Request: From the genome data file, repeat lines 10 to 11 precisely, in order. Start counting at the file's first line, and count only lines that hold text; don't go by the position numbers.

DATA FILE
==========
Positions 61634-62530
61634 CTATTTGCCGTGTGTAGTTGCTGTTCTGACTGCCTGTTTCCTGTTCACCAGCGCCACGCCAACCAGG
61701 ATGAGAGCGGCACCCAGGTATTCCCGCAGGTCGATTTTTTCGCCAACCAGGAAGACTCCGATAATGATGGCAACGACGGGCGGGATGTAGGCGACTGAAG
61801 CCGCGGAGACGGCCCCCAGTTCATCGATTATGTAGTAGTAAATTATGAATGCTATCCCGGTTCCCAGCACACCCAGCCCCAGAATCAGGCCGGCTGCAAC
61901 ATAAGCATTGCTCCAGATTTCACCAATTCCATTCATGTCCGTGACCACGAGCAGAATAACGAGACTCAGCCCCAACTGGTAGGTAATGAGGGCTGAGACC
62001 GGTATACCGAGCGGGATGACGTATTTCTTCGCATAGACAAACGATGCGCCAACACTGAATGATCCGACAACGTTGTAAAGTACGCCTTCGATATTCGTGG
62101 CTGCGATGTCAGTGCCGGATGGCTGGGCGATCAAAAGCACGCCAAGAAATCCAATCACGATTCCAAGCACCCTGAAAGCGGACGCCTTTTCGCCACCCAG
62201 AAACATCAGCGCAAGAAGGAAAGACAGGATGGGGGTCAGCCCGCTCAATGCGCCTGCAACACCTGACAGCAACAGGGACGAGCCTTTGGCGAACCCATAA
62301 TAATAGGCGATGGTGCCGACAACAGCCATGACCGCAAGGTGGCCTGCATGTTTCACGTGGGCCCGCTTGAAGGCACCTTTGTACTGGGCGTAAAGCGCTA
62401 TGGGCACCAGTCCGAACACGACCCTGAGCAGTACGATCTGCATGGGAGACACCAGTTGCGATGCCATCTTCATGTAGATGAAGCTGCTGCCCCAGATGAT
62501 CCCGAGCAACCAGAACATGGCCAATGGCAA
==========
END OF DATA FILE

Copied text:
62401 TGGGCACCAGTCCGAACACGACCCTGAGCAGTACGATCTGCATGGGAGACACCAGTTGCGATGCCATCTTCATGTAGATGAAGCTGCTGCCCCAGATGAT
62501 CCCGAGCAACCAGAACATGGCCAATGGCAA